Whether it's a pole barn or a house, your project needs a good foundation. What are your options? Why dig down to pour a foundation? What about pole barns or posts?

What are you options?

--A monolithic (meaning "poured in one pour" so there are no cold joints) slab is a floating, concrete slab foundation that is 3 foot thicker around the edges. Thus, the slab and foundation happens in one pour. --A traditional foundation consists of two parts: a footer below frost line (this varies with the altitude or local climate), a stem wall (poured either with the footer, or commonly after the footer). This creates a foundation and then a slab may be poured on top or framing may begin on the stem wall. Slabs may be poured on top of the stem wall or level with the stem walls --again, the options and applications vary. See Foundations and Footers below for more details.

So which foundation is best? It depends on your site conditions and overall costs. Read an excellent article here about the Pros and Cons of Different types of foundations .

What's a cold joint?

When concrete is poured and allowed to dry and then more concrete is poured connected to that, a "cold joint" is created. This cold joint is weak point in the concrete as well as a place where moister may enter. Properly installed footers and stem walls should not have cold joints. Of course, circumstances at times may make cold joints unavoidable.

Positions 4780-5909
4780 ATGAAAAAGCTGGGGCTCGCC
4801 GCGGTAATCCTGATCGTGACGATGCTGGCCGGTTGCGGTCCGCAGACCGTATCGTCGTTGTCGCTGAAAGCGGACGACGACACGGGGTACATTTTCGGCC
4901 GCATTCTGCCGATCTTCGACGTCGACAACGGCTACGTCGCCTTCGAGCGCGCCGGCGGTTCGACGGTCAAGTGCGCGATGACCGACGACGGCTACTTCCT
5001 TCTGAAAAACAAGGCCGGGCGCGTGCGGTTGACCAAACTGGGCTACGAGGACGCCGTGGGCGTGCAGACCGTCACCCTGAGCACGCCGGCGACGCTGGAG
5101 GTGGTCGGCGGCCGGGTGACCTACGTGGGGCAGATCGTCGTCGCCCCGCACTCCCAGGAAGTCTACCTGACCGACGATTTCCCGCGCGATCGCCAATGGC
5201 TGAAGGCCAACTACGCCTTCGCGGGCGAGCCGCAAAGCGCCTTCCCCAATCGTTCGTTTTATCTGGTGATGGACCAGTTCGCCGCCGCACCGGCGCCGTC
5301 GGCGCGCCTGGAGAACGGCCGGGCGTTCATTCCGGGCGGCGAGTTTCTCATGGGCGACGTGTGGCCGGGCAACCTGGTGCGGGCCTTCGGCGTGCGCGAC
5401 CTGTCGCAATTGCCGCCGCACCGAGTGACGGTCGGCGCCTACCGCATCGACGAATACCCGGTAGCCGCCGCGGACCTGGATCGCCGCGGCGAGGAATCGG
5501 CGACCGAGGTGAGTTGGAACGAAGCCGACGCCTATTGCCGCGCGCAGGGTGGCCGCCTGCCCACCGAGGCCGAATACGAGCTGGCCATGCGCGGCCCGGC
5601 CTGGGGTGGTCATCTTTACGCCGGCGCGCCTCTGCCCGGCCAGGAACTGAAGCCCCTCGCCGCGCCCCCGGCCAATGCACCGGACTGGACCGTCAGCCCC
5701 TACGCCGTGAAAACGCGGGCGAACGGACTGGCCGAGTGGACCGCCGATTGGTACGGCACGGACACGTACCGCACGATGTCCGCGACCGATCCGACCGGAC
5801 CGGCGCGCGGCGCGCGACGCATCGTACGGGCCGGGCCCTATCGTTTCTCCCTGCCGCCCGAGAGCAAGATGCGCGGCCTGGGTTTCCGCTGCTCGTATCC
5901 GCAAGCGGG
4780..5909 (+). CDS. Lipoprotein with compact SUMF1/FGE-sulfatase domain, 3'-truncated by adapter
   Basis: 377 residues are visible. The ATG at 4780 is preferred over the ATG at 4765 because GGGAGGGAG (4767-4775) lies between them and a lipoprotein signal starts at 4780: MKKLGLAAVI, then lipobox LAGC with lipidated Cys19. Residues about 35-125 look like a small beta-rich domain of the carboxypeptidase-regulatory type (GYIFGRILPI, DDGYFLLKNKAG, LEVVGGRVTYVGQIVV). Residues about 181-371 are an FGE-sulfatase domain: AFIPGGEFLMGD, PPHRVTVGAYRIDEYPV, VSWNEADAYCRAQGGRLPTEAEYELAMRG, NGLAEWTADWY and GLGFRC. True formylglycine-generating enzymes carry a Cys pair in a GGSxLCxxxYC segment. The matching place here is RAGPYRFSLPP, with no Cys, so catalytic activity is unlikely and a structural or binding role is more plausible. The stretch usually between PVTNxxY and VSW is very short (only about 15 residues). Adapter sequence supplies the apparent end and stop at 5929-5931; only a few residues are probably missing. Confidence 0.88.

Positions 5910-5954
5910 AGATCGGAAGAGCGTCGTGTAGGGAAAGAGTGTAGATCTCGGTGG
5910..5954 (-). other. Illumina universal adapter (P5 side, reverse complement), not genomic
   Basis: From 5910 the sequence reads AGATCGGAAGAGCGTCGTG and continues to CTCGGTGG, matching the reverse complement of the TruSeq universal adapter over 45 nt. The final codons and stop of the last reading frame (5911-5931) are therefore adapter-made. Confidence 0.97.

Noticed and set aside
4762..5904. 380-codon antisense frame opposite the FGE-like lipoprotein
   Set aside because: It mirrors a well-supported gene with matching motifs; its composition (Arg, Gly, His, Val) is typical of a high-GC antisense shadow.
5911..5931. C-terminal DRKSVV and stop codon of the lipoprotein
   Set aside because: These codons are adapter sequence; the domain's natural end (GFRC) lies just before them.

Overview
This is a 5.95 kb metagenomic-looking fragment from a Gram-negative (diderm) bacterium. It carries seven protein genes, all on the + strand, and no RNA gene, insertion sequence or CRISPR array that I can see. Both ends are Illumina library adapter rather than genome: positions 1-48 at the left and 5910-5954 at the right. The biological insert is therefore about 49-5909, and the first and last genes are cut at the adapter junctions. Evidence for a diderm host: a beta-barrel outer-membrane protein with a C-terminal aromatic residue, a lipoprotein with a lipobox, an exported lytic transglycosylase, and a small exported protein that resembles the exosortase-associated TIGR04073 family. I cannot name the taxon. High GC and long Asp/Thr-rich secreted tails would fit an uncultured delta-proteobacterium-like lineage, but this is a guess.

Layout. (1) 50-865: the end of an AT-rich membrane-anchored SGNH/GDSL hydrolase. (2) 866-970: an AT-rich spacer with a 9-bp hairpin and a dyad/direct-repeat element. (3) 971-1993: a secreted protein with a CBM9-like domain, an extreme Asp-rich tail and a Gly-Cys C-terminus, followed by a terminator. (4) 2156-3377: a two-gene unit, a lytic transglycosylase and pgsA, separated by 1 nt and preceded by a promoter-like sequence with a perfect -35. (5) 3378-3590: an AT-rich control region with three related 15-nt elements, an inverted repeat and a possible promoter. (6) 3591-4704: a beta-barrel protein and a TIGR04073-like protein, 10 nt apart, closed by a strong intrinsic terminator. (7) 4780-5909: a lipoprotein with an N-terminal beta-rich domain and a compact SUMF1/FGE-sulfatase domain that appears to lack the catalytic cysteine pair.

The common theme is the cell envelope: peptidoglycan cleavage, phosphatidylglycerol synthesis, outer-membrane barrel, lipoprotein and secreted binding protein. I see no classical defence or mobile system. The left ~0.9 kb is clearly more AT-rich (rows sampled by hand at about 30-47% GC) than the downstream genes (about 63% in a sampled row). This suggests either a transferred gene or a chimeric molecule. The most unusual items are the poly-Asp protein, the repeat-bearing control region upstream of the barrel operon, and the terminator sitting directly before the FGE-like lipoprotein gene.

Why dig down?

The ground moves as it thaws and freezes. If a footing is below the frost line, then the "movement" of the ground does not interfere/move the structure. House foundations usually consist of a footer and then foundation walls, beginning below the frost line.

Foundations and Footers: The "footer" consists of concrete usually about 16-24" wide and about 6-8" thick. This measurement depends on the structure built upon it; obviously, the larger the structure, the more intense this thickness. The walls (usually much more narrow, sit on this footer). Theoretically, this 'footer" never moves, --even though the ground around it may move up or down. Do foundations settle? Yes, occasionally. However, the overall mass usually keeps the settling to a minimum so it does not make structures unsafe. One part of inspecting a house before you buy would be to look for settling or movement of basement walls. Cracking is usually normal, though the cracks should not be large or make the entire wall appear crumbly.

What about pole barns and posts? Posts for pole barns or any permanent structure should be setting on footers, the same as the foundation for a house. Often people install what is known as a "bigfoot" (large tube that fills with concrete, looks like a "big" foot on the end). Another option is to dig a 2" x 2" (or bigger) hole and fill it with concrete. Sometimes the posts set down in that concrete and sometimes they sit on top. The principal is the same: get below frost level to minimize movement and create a solid foundation for the rest of your structure to sit on.

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